• Reminder:  Another effort that will help expedite the adoption preparation process, especially during times when our population is very high (like right now!) is if foster families send in pictures of their foster animals. Individual snapshots, like portraits, are really helpful for their adoption profiles, as well as full body-length shots. Cute videos are welcomed too! Please send all foster photos/videos to tlrarfphotos@gmail.com. I receive a number of emails every day, so this will help cut down on the size of my mailbox and is a central location for photos to live.
 
  • Reminder:  These newsletters will be archived on the foster blog to refer back to. It is the responsibility of each foster family to read this information and keep up to date on protocol changes that affect you and the program. 


In the 2013-2014 fiscal year, we sent over 900 animals to foster. You are an amazing group of volunteers! Thank you!!

Socialization Group Information

In an effort to enhance the socialization our puppies and kittens receive in foster care, we are sending out a calendar so you can schedule socialization appointments, much like clinic appointments, where you bring your foster animals in to ARF to interact with a group of children. ARF holds a number of camps for children and teens, and we feel that the unique interaction and valuable socialization they can provide can only enrich the behavioral development of our foster animals. We recognize that not every home is equipped to introduce a wide variety of novel situations to a puppy or kitten, particularly if you live in a quiet or single person household. This is an opportunity for our foster animals to become even better-rounded, outgoing puppies and kittens and maximizes their success in their adoptive homes.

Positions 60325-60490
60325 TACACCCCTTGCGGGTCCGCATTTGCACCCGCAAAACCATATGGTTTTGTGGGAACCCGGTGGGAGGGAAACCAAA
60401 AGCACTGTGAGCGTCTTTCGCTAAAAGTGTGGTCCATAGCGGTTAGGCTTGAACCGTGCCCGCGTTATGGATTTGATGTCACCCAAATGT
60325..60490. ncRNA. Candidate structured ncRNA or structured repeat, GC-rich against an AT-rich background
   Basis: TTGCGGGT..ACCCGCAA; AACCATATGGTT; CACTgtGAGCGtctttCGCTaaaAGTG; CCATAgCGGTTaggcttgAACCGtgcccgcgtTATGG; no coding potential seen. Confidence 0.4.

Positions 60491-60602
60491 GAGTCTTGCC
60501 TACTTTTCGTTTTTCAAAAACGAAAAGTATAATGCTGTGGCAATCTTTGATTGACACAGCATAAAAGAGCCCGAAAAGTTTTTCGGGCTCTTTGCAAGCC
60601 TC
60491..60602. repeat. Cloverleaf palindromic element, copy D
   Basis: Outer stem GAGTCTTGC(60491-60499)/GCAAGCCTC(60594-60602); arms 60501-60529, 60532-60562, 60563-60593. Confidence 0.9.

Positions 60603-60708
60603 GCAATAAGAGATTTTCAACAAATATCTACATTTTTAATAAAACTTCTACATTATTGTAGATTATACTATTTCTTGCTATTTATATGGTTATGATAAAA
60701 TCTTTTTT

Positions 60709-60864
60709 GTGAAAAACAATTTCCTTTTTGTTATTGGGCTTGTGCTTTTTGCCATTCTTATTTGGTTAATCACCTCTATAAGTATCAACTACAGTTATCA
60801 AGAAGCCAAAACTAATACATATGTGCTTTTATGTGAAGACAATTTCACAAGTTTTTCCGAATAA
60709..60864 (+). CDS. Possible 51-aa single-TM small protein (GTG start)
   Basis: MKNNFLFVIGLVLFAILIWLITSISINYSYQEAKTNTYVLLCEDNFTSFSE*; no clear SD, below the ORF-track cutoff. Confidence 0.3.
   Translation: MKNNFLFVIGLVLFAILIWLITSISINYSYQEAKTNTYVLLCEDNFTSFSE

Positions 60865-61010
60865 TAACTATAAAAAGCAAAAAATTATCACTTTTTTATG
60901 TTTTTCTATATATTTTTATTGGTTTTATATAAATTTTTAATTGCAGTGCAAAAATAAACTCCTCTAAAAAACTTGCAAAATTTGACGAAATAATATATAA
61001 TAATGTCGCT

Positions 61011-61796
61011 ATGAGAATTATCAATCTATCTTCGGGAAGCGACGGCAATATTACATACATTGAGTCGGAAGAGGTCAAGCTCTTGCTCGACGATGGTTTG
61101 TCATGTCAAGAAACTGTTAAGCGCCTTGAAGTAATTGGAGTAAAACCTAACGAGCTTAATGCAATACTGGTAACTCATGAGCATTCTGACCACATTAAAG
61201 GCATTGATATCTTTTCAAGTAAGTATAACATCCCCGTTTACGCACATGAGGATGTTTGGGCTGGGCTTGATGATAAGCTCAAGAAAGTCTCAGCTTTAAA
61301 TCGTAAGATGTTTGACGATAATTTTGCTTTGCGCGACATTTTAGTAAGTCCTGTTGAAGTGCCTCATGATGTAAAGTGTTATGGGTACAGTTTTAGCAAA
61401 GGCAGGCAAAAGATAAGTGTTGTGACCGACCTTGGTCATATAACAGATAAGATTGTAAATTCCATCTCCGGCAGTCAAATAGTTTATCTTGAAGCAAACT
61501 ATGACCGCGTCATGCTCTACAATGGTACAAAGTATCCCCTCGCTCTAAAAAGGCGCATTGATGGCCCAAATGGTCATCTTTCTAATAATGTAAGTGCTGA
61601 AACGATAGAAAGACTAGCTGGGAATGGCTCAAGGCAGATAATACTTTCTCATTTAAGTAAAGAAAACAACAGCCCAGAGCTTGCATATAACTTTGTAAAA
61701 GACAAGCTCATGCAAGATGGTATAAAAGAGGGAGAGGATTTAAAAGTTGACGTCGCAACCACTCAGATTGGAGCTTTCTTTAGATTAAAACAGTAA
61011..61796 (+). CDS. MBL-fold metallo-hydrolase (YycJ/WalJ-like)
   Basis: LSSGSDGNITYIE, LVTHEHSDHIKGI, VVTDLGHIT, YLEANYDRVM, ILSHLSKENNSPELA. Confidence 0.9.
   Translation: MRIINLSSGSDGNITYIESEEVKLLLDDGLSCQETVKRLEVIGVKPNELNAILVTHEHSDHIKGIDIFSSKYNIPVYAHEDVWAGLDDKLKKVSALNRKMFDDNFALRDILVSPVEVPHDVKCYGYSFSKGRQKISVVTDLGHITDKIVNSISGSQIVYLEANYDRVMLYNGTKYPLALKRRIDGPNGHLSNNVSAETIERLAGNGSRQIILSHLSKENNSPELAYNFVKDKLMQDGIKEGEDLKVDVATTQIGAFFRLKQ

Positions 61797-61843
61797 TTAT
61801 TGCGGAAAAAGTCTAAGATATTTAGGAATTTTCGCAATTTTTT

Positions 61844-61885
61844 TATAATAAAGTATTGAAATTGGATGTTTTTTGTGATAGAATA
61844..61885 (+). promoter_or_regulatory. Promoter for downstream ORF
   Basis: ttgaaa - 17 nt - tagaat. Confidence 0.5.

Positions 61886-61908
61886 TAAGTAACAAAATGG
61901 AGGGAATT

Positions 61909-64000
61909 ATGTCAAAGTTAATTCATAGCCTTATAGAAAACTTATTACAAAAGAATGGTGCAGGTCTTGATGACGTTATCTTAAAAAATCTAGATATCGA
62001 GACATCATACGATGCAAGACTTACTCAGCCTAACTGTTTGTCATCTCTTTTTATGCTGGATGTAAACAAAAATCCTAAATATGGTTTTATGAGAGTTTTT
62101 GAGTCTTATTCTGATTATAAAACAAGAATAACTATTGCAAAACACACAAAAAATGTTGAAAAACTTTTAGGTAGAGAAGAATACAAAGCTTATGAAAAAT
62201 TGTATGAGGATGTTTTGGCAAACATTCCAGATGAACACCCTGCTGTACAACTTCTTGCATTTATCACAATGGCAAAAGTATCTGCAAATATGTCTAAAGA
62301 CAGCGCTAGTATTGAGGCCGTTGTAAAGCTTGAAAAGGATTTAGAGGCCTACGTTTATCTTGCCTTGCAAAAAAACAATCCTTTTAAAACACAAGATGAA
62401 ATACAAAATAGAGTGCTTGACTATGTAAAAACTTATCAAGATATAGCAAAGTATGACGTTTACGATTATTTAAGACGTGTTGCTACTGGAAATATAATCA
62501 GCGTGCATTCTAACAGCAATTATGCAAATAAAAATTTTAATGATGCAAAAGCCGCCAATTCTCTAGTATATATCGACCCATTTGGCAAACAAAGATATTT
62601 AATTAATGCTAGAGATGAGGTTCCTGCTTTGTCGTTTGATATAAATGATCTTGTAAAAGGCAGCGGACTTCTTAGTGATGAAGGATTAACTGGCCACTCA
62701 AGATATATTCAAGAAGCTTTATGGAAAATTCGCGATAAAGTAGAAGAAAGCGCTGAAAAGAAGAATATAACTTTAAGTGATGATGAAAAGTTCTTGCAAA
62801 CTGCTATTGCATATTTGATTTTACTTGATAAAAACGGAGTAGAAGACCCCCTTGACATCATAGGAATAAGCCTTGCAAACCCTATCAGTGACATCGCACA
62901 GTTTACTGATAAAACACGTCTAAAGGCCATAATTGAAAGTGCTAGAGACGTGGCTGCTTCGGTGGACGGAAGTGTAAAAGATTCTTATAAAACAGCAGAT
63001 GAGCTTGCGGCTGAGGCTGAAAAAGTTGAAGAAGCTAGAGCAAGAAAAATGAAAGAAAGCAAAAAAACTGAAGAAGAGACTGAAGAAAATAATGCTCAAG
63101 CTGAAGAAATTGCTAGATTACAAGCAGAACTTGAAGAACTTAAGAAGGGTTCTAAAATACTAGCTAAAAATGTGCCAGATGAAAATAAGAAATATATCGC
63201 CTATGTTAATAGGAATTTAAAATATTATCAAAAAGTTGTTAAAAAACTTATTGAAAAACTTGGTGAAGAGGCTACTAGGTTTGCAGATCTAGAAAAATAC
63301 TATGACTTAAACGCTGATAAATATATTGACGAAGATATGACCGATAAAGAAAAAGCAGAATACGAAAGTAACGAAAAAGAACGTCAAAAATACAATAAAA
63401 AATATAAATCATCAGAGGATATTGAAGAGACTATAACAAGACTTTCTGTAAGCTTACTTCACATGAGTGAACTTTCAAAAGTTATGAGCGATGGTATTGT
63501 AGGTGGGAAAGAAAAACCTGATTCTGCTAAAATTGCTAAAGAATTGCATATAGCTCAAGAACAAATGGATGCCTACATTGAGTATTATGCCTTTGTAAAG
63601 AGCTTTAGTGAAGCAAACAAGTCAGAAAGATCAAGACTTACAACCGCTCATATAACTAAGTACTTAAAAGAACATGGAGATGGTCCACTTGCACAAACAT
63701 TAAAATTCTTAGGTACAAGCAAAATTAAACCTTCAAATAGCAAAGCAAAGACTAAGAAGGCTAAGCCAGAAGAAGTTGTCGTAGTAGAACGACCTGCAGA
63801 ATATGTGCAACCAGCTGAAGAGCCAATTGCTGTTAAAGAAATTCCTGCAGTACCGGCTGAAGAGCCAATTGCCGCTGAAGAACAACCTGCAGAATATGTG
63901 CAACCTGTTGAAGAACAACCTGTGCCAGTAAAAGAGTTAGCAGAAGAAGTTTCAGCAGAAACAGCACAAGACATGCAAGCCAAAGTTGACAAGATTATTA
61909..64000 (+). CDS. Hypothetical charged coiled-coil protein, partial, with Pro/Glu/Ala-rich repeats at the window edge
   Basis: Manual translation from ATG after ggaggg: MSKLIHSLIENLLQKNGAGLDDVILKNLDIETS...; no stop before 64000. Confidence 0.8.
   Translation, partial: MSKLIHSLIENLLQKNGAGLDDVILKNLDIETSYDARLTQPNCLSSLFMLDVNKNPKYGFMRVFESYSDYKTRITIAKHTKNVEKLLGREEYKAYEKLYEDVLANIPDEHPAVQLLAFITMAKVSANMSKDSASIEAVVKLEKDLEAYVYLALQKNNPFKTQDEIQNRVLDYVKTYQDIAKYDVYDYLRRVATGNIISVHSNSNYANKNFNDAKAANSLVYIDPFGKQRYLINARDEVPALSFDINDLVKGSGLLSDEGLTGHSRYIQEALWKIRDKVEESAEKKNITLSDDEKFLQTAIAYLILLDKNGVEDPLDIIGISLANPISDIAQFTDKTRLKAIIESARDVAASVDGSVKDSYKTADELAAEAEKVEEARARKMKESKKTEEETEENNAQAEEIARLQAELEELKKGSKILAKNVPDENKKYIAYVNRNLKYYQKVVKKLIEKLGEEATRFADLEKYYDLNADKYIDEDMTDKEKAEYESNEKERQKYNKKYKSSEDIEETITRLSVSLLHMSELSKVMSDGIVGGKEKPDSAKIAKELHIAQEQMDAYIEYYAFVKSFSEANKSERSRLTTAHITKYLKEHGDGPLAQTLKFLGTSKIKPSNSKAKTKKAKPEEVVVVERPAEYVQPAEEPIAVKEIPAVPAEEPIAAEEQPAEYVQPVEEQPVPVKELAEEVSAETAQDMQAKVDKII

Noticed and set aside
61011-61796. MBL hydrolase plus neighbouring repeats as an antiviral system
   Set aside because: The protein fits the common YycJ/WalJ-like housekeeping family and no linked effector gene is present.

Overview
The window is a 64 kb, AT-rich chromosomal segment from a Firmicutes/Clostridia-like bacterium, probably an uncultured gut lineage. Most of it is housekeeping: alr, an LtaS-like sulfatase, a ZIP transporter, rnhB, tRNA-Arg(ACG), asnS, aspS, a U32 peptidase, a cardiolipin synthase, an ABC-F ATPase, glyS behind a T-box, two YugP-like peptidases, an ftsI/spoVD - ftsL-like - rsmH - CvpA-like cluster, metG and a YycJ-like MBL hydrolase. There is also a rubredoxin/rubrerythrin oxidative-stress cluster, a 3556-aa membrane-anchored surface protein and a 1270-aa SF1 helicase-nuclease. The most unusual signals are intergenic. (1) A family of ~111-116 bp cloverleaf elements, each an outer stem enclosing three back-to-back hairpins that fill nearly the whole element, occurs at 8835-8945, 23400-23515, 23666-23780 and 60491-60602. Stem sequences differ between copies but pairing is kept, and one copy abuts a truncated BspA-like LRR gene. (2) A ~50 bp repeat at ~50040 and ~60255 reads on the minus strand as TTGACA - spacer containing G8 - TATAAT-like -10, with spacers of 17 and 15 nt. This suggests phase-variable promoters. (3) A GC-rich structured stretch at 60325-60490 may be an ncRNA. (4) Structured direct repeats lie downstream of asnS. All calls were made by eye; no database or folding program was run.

To participate in the socialization groups, your foster animal(s) MUST be:
  • Mostly friendly, outgoing and social, though slightly undersocialized kittens and puppies will benefit from the additional positive socialization. No animals that over stimulate easily, are very shy/timid, or easily overwhelmed
  • Easy to handle
  • Generally healthy (no nasal discharge, vomiting/diarrhea, lethargy) with at least one vaccine on board (1 week since vaccine was given)